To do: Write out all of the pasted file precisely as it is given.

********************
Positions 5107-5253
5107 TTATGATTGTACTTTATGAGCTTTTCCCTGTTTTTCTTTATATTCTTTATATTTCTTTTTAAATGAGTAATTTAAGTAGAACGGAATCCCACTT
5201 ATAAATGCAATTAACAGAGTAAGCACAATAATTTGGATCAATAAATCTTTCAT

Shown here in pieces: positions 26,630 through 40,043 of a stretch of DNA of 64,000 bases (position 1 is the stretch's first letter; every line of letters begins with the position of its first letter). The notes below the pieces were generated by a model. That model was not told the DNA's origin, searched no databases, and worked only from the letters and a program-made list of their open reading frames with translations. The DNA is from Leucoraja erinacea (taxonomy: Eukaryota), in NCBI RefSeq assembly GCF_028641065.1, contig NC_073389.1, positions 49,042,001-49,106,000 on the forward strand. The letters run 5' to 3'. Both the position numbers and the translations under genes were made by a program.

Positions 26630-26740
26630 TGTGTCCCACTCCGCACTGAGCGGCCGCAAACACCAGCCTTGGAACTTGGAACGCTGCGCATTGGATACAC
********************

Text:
Positions 5107-5253
5107 TTATGATTGTACTTTATGAGCTTTTCCCTGTTTTTCTTTATATTCTTTATATTTCTTTTTAAATGAGTAATTTAAGTAGAACGGAATCCCACTT
5201 ATAAATGCAATTAACAGAGTAAGCACAATAATTTGGATCAATAAATCTTTCAT

Shown here in pieces: positions 26,630 through 40,043 of a stretch of DNA of 64,000 bases (position 1 is the stretch's first letter; every line of letters begins with the position of its first letter). The notes below the pieces were generated by a model. That model was not told the DNA's origin, searched no databases, and worked only from the letters and a program-made list of their open reading frames with translations. The DNA is from Leucoraja erinacea (taxonomy: Eukaryota), in NCBI RefSeq assembly GCF_028641065.1, contig NC_073389.1, positions 49,042,001-49,106,000 on the forward strand. The letters run 5' to 3'. Both the position numbers and the translations under genes were made by a program.

Positions 26630-26740
26630 TGTGTCCCACTCCGCACTGAGCGGCCGCAAACACCAGCCTTGGAACTTGGAACGCTGCGCATTGGATACAC